"A casual stroll through the lunatic asylum shows that faith does not prove anything."
Worth a thought!
A true story about a man and his childhood. Forgiveness isn’t always possible. Only on Sigg3 dot net: "I was molested by a penguin!"
– "Martin", age 37, opens up to Sigg3 dot net‘s reporter Sigg3, to unfold the most painful chapter of his life; his childhood.
"I was only seven years old. My father was a polararea-birdwatcher or some sort of scientist studying various kinds of birds in the antarctic areas. So me and him were staying in an outpost, a wooden cabin of the type you see in movies, and after I’d finished daily chores, you know, I could pretty much go about on my own.
One day in March, this was in ’73, there’d just been a great storm, so my father was out for a couple of days in a row – trying to find out whether the birds he were studying had migrated or just blown away. I finished my chores pretty early that morning. I was excited about being on my own for a while, and as young boys always do, I dreamed of what to do with it. Go climbing or fishing? Take our boat for a ride? The options were many, as you certainly can imagine. I decided to go explore some of the islands nearby and its birds, so I got dressed and prep’d the boat.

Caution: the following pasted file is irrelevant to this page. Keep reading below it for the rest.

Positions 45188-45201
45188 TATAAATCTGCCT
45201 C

The weather was loomy, but the forecast assured safe weather for boating, so I took the chance. When I think of it now, I wish I hadn’t. Anyway. I got there safely, anchored in a sheltered natural bay and went ashore. I’d never been to this particular island before, but my father had, and he’d told me all about the caves and the penguin colonies you could experience. Having explored the caves quite thoroughly, I got bored, and decided to see if I could find the penguins my father had told me about. On the other side of the island, where it was less rockier and more open space, as I can remember it, I saw them. It must have been at least fifty of them, standing together there, just chatting. I found my binoculars quickly in the backpack and started to study their behaviour. They seemed quite peaceful, and since the mating and hatching was over, I decided to go a bit closer.